Turkish police detained seven airport staff and pilots in Istanbul on Thursday and prosecutors raided Carlos Ghosn’s former house in Tokyo as authorities looked for clues to explain the former Nissan chairman’s escape from Japan to Lebanon.
The former car executive, who was facing trial in Tokyo for financial misconduct, landed in Beirut on Monday via Turkey after jumping bail and flying out of Osaka airport on a private jet.
Lebanon’s justice ministry said on Thursday that it had now received a request from Interpol for Mr Ghosn’s arrest — a so-called “red notice” that asks the country’s law enforcement to locate and “provisionally arrest” someone. Lebanon is under no obligation to comply with the request.
The Turkish authorities are investigating whether the detainees, including four pilots, helped Mr Ghosn escape, according to Anadolu agency. Turkish media also reported that the detentions were part of an investigation by the interior ministry into Mr Ghosn’s transit, given neither his entry nor exit were registered.
Turkish media said investigators were focusing on the pilots and a brief period of just under an hour during which a private jet carrying Mr Ghosn from Japan landed at Istanbul’s Ataturk airport.
Two airport staff and the trade and operations manager of a cargo company were also detained by Turkish police, according to local media. A Turkish aviation official confirmed reports that Mr Ghosn had transited via Ataturk airport.
The airport was closed to commercial passengers last year and now only deals with cargo planes and private jets. Publicly available flight records show that a private jet travelling from Osaka’s Kansai airport landed in Istanbul on December 29 at 5.26am, having departed Japan at 11.10pm the previous night.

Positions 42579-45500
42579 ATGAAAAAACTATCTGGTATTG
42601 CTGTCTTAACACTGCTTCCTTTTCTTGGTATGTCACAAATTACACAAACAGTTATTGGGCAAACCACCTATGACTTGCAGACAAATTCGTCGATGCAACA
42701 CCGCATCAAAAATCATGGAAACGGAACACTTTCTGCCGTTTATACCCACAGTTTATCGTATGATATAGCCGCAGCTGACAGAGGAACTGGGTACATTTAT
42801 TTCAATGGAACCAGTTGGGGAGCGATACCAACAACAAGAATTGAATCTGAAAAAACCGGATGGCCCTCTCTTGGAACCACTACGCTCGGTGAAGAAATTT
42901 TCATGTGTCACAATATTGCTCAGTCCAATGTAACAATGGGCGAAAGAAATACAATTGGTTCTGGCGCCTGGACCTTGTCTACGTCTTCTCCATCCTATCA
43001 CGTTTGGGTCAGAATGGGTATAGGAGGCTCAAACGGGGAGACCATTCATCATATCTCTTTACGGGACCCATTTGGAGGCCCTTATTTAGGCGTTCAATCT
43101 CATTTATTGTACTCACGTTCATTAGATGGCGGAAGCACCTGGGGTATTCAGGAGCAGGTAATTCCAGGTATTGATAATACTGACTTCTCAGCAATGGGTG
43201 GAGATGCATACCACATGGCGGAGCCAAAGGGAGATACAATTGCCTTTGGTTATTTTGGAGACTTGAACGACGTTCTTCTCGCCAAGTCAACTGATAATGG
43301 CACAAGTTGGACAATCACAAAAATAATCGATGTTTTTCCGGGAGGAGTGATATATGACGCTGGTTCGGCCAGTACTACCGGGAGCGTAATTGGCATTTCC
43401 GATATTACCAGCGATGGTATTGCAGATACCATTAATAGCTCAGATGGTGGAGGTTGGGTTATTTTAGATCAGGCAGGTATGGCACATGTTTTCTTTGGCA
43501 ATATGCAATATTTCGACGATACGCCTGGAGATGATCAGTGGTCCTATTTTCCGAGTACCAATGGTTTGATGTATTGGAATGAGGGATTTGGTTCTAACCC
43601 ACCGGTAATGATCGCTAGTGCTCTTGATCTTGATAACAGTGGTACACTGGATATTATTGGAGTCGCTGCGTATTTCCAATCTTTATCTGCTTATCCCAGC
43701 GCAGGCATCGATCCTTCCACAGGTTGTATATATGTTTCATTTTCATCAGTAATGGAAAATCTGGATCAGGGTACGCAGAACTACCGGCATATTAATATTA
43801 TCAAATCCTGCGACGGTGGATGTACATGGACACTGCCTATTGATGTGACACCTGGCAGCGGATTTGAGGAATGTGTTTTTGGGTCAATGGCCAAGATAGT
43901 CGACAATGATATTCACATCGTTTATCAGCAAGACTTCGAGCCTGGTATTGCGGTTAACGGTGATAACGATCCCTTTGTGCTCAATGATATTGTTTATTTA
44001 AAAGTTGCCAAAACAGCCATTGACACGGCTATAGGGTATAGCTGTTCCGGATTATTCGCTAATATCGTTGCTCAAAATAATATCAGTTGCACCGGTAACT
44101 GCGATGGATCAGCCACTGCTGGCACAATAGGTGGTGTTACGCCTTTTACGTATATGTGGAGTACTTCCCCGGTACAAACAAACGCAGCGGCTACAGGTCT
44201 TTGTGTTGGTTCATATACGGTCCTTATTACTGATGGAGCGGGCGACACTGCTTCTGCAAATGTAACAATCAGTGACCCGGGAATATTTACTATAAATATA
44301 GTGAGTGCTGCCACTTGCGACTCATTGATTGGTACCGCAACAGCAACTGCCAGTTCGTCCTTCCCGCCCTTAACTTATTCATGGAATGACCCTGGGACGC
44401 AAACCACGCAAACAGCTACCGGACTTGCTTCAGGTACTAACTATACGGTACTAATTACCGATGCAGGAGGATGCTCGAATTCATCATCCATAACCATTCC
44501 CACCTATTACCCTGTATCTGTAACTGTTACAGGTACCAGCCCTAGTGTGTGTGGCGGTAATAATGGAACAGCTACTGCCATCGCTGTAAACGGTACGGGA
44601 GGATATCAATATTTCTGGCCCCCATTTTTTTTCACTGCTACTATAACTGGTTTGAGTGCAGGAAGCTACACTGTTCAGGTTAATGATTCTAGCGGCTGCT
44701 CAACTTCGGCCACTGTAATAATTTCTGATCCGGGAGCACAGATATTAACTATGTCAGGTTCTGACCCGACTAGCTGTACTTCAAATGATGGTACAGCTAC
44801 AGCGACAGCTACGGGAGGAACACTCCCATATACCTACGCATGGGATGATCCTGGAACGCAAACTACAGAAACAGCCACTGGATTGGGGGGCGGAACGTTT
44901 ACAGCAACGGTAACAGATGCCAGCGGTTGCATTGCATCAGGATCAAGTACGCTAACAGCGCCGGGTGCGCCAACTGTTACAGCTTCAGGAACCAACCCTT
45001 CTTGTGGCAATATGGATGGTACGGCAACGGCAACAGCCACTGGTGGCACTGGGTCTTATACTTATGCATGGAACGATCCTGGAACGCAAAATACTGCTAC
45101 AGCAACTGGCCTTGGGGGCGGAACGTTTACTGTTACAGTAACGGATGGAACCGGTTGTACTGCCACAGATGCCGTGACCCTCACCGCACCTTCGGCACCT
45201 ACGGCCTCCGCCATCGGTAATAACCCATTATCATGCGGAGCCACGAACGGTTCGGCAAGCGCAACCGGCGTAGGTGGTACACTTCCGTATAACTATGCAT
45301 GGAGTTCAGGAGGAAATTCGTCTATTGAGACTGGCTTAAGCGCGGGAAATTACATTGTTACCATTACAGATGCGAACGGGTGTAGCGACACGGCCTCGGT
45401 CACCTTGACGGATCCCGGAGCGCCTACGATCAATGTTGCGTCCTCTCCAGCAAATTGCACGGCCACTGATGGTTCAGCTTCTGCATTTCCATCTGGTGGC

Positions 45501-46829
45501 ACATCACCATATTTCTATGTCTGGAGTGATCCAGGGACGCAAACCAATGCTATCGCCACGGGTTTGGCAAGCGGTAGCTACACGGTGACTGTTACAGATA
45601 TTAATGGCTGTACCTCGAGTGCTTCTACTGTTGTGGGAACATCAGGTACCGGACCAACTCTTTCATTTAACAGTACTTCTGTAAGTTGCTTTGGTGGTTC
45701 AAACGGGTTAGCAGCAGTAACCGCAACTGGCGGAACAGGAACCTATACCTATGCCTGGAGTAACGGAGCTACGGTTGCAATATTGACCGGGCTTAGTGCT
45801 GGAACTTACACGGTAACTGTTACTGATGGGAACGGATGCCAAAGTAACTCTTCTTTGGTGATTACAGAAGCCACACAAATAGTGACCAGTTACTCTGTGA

Mr Ghosn, who was arrested in late 2018, had been awaiting trial in Tokyo on charges of financial misconduct — accusations he has consistently denied and which he claims were trumped-up as part of an attempt to remove him from his position as chairman of Nissan.
For the past seven months he had been living in a large house — a former embassy building — in the heart of Tokyo under strict bail conditions and what was thought to be the watertight scrutiny of Japanese prosecutors.
Before the Tokyo District Court granted Mr Ghosn bail — for which he handed over almost $14m — prosecutors warned that a man of his wealth and global connections was a clear flight risk.
Mr Ghosn’s escape had been planned with the help of private security operatives since October, according to people familiar with the situation.
It has exposed loopholes: although three of his passports — Lebanese, Brazilian and French — remain under lock and key with his Japanese lawyers, he has carried another French passport with him in Tokyo since his release on bail, to fulfil Japanese requirements that foreigners carry formal identification. It is not unusual for executives who travel a lot to hold two passports from the same country.
Lebanon on Monday said there were no grounds to arrest Mr Ghosn, who entered his home country with his French passport and Lebanese ID. There is no extradition agreement between Lebanon and Japan. France’s junior economy minister Agnès Pannier-Runacher said on Thursday morning that if Mr Ghosn was to travel back to France he would not be extradited “because France never extradites its citizens”.
Meanwhile, Japanese prosecutors searched Mr Ghosn’s house in Tokyo for more than four hours. About a dozen prosecutors were seen leaving the house, only carrying their briefcases.
The Japanese prosecutors are believed to have launched a new investigation over allegations that the former chairman breached the country’s immigration control law when he fled to Lebanon without leaving any record of departing Japan, according to NHK. The Ministry of Justice and the Tokyo District Public Prosecutors Office could not immediately be reached for comment during an extended national holiday in Japan.
Additional reporting by Chloe Cornish in Beirut, Kana Inagaki in Tokyo and David Keohane in Paris